Pope Francis praised the Knights of Columbus for their charitable efforts and thanked them especially for helping Christians in the Middle East.
“I thank all the members of your order for seeing in our persecuted and displaced brothers and sisters of that region neighbors, for whom you are a sign of God’s infinite love,” he said in an address Feb. 10 to members of this fraternal service organization.
A delegation led by Supreme Knight Carl A. Anderson and including the organization’s board of directors was in Rome to celebrate the 100th anniversary of their active presence in Rome.
The Knights of Columbus was founded in the United States almost 140 years ago, and Pope Benedict XV asked if it could also work with and assist young people in Rome following World War I.
By opening educational and aid centers in the city, “your order proved faithful to the vision of your founder, Venerable (Father) Michael McGivney, who was inspired by the principles of Christian charity and fraternity to assist those most in need,” Pope Francis said.
The pope recognized the Knights’ ongoing work of “evangelical charity and fraternity in a variety of fields,” particularly “your faithful witness to the sacredness and dignity of human life, evident at both the local and national levels.”
That commitment to protect life has also led the Knights to provide both material and spiritual aid to “Christian communities in the Middle East that are suffering the effects of violence, war and poverty.”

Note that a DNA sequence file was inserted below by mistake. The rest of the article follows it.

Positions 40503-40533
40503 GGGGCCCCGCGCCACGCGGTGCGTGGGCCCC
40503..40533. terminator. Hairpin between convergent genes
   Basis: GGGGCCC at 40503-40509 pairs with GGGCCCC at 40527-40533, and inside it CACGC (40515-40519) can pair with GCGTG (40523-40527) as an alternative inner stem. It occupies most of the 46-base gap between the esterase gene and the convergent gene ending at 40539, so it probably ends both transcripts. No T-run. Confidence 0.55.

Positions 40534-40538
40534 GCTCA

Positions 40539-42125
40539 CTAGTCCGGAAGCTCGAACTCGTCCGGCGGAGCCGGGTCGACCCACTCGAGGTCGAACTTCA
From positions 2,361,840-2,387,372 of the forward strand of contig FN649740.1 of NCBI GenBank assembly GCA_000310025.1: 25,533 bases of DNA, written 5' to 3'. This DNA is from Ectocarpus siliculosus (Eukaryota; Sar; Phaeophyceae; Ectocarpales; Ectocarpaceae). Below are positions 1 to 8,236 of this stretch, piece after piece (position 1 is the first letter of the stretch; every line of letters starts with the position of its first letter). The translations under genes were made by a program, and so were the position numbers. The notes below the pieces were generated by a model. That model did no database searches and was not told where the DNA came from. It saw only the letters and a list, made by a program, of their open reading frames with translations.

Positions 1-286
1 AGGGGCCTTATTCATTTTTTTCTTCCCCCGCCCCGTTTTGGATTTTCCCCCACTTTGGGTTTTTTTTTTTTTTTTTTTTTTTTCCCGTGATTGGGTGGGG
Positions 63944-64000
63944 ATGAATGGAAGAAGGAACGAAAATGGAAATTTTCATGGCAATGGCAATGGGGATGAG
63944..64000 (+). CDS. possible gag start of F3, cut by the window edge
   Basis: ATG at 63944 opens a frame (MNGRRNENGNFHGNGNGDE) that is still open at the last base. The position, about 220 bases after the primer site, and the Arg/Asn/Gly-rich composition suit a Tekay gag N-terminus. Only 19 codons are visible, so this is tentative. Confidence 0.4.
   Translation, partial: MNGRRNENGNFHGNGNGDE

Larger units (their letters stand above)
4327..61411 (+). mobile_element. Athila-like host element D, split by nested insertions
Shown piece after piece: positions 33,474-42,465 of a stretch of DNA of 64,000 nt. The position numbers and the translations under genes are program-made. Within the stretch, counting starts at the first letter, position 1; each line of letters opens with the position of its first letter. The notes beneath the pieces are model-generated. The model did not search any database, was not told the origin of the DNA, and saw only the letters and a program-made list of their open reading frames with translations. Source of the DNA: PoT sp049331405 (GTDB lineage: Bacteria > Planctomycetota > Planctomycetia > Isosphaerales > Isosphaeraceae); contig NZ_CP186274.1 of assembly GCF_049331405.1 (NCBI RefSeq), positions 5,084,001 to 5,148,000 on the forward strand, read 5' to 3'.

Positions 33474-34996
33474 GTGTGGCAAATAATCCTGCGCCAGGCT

The pope also recognized the order’s “unswerving devotion to the successor of Peter.”
“In our world, marked by divisions and inequalities, the generous commitment of your order to serve all in need offers, especially to young people, an important inspiration to overcome a globalization of indifference and build together a more just and inclusive society,” he said.
Just weeks ago, after 142 years, the Knights of Columbus is pulling down a veil of secrecy that has surrounded its initiation ceremonies in an effort to better showcase the order’s core principles and its drive to help Catholic men become disciples.
Since its founding in 1882, the initiation ceremonies for the first three degrees of Knights membership – focused on the principles of charity, unity and fraternity – have been separate and open to members only. The fourth degree, dedicated to the principal of patriotism, was added later and this initiation also is secret and for members only.
But starting this year, the Knights have adopted a new ceremony. Called the Exemplification of Charity, Unity and Fraternity, it combines the initiation for the first three degrees into a single ceremony that will be open to family, friends and fellow parishioners.